(Forbes) – Topline: The stock market rallied higher on Friday, as the S&P 500 crossed its record closing high during day trading thanks to renewed optimism over a trade deal with China and better-than-expected corporate earnings results so far this quarter.
- The S&P 500 has risen nearly 21% this year—now around 0.2% off its record close of 3,027.98, while the Dow Jones Industrial Average is up almost 15% in 2019.
- Markets got a boost after the Trump administration touted progress in trade negotiations with China, as both sides have come close to finalizing parts of the phase one deal.
- Corporate earnings have also come in much better than expected so far: Of the 199 companies in the S&P 500 that have reported earnings to date, just over 78% have beaten estimates, compared to 15% that have missed, according to Refinitiv data (in a typical quarter, only 65% of companies beat estimates and 20% miss expectations).
- What’s more, 2019 is shaping up to be one of the best years ever for investing: Over 80% of stocks in the S&P 500 are up so far in 2019—and 360 different stocks are up over 10%, boosted by lower Federal Reserve rates and strong consumer spending.
- This could well be the first time in history when stocks, bonds, gold and crude all return over 10%, according to LPL Financial’s Ryan Detrick. “As bad as last year was for investors, 2019 is a mirror image,” he wrote in a recent note.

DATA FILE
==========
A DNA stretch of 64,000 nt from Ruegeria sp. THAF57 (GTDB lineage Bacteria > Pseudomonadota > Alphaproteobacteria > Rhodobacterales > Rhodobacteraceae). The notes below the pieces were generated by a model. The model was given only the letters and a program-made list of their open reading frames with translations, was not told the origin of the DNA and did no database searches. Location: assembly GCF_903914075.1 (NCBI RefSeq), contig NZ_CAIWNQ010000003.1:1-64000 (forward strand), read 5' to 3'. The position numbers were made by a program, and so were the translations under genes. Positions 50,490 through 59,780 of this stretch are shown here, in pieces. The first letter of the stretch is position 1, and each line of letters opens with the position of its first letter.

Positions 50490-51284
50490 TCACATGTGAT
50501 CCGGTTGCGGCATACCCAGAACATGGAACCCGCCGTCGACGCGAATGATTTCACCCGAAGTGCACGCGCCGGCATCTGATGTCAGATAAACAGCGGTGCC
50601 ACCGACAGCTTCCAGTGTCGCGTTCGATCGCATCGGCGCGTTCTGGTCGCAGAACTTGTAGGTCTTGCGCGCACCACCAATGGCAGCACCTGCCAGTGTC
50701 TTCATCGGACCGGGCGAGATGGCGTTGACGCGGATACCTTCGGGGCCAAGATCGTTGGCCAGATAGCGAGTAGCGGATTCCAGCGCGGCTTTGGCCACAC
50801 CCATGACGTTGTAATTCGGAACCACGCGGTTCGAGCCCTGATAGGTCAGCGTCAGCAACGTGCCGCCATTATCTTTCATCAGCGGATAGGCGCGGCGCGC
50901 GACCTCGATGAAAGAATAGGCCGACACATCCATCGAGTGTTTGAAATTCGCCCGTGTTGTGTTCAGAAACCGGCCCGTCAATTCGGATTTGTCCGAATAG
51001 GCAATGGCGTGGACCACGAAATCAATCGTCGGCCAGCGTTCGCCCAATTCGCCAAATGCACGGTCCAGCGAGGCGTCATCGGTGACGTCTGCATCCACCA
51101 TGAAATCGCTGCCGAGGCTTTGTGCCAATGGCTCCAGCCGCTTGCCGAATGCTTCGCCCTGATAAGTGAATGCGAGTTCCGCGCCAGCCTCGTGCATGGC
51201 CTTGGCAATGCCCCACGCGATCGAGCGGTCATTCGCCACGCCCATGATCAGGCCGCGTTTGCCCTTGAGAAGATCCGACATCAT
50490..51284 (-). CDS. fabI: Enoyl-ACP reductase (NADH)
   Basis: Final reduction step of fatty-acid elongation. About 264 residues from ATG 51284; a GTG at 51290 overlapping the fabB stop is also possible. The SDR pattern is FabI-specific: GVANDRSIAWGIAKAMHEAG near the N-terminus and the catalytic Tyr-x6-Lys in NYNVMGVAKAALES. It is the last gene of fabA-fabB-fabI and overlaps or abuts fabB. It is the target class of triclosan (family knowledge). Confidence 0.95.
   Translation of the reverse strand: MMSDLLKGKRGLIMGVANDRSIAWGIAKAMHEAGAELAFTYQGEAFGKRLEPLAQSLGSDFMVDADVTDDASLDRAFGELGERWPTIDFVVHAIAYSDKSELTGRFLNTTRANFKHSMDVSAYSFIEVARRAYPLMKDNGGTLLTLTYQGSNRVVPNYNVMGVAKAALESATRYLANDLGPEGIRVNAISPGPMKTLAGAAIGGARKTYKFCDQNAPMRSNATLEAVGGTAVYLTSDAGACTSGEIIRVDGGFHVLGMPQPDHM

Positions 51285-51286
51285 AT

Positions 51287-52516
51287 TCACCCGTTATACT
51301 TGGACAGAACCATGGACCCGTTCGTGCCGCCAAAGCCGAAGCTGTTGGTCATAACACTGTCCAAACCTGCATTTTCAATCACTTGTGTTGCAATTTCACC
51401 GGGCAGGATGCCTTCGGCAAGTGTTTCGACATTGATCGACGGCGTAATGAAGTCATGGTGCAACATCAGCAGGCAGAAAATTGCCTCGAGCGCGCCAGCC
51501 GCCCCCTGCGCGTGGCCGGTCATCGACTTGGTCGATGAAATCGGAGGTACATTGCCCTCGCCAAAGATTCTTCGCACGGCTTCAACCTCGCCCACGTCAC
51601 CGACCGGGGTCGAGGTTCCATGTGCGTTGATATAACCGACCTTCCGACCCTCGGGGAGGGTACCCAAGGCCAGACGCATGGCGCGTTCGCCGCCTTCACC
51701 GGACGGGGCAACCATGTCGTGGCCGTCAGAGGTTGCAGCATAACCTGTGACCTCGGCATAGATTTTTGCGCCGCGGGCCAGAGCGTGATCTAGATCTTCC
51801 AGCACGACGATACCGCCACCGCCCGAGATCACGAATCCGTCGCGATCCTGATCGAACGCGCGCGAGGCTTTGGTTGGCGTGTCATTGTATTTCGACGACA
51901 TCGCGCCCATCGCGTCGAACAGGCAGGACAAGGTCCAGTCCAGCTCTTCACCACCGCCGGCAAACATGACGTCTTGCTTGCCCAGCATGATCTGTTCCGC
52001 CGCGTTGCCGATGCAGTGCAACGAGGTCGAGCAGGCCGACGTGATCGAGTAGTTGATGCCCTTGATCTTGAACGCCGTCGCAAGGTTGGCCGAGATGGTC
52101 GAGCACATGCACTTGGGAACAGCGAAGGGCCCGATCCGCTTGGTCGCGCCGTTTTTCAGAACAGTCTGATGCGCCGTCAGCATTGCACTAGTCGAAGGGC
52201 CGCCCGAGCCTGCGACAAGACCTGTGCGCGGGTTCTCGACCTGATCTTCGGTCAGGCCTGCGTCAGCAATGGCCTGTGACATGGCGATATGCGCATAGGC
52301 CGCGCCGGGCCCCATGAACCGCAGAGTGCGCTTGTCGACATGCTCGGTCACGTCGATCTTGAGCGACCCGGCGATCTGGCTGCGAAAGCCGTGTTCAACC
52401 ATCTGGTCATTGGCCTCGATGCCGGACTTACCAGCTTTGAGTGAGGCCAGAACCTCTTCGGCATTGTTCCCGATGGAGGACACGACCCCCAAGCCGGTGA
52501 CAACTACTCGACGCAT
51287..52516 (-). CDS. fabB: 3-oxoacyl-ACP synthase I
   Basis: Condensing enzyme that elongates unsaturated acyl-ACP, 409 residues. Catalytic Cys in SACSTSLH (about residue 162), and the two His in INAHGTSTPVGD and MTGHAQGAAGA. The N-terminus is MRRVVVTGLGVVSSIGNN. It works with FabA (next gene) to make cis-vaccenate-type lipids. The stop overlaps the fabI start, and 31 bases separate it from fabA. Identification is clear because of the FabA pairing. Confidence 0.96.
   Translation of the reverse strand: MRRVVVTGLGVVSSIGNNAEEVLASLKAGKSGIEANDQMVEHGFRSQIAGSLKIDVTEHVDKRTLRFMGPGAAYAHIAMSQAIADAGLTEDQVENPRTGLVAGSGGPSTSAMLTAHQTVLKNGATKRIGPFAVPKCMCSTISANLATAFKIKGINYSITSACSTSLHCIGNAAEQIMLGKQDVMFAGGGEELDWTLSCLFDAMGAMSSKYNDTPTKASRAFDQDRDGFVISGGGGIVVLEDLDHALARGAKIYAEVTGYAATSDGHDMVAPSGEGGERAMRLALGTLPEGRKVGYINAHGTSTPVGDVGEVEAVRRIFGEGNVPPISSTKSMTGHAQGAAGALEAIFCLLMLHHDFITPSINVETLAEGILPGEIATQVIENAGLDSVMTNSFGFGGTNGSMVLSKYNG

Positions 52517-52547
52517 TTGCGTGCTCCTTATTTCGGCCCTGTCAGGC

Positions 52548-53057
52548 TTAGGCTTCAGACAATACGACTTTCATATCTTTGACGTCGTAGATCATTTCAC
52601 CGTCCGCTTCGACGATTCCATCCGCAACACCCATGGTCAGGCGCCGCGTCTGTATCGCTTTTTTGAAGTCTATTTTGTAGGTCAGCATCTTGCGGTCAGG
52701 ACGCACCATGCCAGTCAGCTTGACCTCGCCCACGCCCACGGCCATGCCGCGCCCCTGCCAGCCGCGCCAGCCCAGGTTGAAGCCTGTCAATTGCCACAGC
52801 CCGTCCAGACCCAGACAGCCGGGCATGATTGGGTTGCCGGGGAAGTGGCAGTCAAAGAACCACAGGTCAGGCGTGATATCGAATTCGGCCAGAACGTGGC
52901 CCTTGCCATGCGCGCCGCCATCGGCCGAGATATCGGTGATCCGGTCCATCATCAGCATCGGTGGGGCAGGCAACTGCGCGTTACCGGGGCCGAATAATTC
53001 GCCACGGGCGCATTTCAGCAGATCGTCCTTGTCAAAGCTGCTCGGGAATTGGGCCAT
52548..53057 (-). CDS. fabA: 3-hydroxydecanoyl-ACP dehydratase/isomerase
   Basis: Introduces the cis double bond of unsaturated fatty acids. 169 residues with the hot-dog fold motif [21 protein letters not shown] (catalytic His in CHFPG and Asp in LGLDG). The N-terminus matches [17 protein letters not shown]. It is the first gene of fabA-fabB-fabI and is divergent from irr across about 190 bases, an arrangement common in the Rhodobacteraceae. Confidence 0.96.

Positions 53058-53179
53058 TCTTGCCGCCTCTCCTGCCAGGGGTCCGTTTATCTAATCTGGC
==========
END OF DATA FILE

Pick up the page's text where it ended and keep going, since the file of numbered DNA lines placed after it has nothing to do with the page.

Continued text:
- Last year, the stock market had its worst year since 2008, as several Federal Reserve rate hikes and continuous trade tensions weighed on the markets.
What to watch for: If the rest of corporate earnings results hold steady and we continue to see progress on U.S.-China trade negotiations.
The stock market could well reach new heights in the coming weeks, says John Maloney, chairman and CEO of M&R Capital Management.Today In: Money
Crucial quote: “The commentary from company earnings calls has largely been optimistic with few concerned about an upcoming recession,” points out David Aurelio, senior manager of equity markets research at Refinitiv.
Key background: Uncertainty over slowing global economic growth has lingered this year, leading the Fed to slash interest rates twice so far this year in a bid to sustain the U.S. economy’s “moderate rate” of expansion. Geopolitical and trade tensions have also been an ongoing source of anxiety for the markets, too.
Earlier this month, trade tensions escalated sharply, sending stocks plummeting. In a reversal the following week, Trump then announced that the U.S. and China had reached a “very substantial” phase one trade deal, which is currently being finalized. The agreement in principal addresses intellectual property and financial services, as well as the U.S. holding off on additional tariffs in return for a pledge from China to buy $40 billion to $50 billion of American agricultural products.